Some say he is a legend in his own time. Others call him the "pilot's pilot." Yet,
Robert A. "Bob" Hoover could not be more humble about his life and experiences in almost every kind of aircraft imaginable.
Hoover's name seems most recognizable today because of his past air show performances in aircraft that would hardly seem capable of aerobatic maneuvers. Whether he's flying loops and rolls in the Shrike Commander with both engines shut down, point rolls in the Sabreliner, or graceful aerobatics in the P-51, T-28, or F-86, it does not take a fellow pilot realize that what the man is doing with the airplane is nothing short of spectacular.
Throughout his career, Hoover has flown thousands of demonstration flights at air shows and other events around the world, flight tested over 300 different types of aircraft, and piloted almost every type of fighter aircraft. Many of his test flights have been described as "flying the feathered edge of the envelope."
Hoover was born in 1922 and learned to fly at Nashville's Berry Field with the money he earned working at a grocery store. He enlisted at a young age in the Tennessee National Guard and was quickly sent to Army Pilot Training during World War II.
Upon completion of his pilot training he was sent to England and soon after that to Casablanca following the Allied invasion of North Africa. It was there that he began flight testing all the different types of aircraft that were shipped from overseas and assembled on site. He then obtained an assignment with the 52nd Fighter Group stationed in Sicily, one of only two Spitfire units in the entire Army Air Corps. Hoover completed 58 missions before being shot down off the coast of Southern France. He spent the remaining 16 months of the war in Stalag Luft 1, a German prison camp, as a prisoner of war.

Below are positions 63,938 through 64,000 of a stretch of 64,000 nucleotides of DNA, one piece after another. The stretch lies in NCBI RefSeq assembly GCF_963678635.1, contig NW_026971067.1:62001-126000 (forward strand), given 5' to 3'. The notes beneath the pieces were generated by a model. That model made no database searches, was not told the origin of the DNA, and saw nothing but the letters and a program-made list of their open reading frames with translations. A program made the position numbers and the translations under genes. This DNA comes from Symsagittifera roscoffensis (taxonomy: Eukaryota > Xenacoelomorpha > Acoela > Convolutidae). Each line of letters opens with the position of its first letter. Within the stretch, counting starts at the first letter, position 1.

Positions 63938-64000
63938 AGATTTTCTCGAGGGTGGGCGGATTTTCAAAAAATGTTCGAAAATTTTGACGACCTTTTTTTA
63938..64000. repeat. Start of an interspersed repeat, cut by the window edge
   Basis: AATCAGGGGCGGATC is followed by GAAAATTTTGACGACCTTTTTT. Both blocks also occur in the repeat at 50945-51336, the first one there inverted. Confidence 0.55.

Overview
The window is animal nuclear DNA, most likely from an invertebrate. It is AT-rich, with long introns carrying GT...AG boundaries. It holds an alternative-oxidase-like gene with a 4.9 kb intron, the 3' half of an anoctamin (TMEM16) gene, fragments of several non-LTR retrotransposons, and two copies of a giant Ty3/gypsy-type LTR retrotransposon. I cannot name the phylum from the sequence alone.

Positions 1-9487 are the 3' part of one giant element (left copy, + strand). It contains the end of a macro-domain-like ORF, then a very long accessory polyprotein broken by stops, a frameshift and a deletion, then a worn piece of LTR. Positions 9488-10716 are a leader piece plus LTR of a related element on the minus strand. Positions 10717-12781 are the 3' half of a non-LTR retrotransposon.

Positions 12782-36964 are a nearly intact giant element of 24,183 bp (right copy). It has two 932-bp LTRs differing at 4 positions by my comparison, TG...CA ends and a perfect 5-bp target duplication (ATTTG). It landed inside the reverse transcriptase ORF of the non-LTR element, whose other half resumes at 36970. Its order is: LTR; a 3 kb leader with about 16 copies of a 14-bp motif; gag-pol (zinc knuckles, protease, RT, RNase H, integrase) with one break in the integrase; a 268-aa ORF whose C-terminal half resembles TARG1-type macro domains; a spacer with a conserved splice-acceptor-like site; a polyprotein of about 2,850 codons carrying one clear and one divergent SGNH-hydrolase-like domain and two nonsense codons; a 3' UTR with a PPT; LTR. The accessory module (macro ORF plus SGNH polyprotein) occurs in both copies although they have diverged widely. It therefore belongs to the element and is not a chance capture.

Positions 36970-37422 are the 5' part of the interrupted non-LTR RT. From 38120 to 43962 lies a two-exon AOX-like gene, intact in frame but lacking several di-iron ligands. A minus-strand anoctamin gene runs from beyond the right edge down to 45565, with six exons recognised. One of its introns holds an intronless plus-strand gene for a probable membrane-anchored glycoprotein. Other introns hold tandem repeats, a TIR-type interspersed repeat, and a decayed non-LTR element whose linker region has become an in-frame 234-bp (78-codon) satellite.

When Hoover returned to the US at war's end, he was assigned to the Flight Test Division at Wright Field. It was there that he flew captured enemy aircraft as well as some of the latest aircraft being tested by the now US Air Force. In 1948 he accepted a position with General Motors as a test pilot for high altitude performance testing of Allison jet engines and new, developmental propellers.
In 1950, Hoover was hired by North American Aviation to conduct experimental testing on all models of the F-86 Sabre, FJ-2 Fury, and F-100 Super Sabre. During his early days with North American, he demonstrated safe handling and flying qualities of the F-86 and F-100 to front-line American pilots all over the world. Furthermore, Hoover flew combat dive-bombing missions with the Air Force squadrons in Korea, demonstrating the F-86's combat capabilities over enemy territory.
Bob Hoover was the first man to fly the Navy's XFJ-2 Fury and T-28 Trojan. He also set a number of world aviation records including three climb to altitude records in a Turbo-Commander which was performed at the Hanover Air Show in West Germany, 1978. Another coast-to-coast record was set by Bob in a P-51 Mustang in five hours and twenty minutes from Los Angeles, California to Daytona Beach, Florida in 1985. Hoover also holds a number of world records in jet aircraft.
Bob Hoover has received the Distinguished Flying Cross, the Soldier's Medal, Air Medal, and Purple Heart. He was presented the Aviation Pioneer Award as the world's most notable, decorated, and respected living pilot by Parks College in St. Louis.
In more than fifty years of flying, Bob Hoover has performed many thousands of times in more different types of aircraft, in more countries and before many more millions of people than any other pilot in the history of aviation.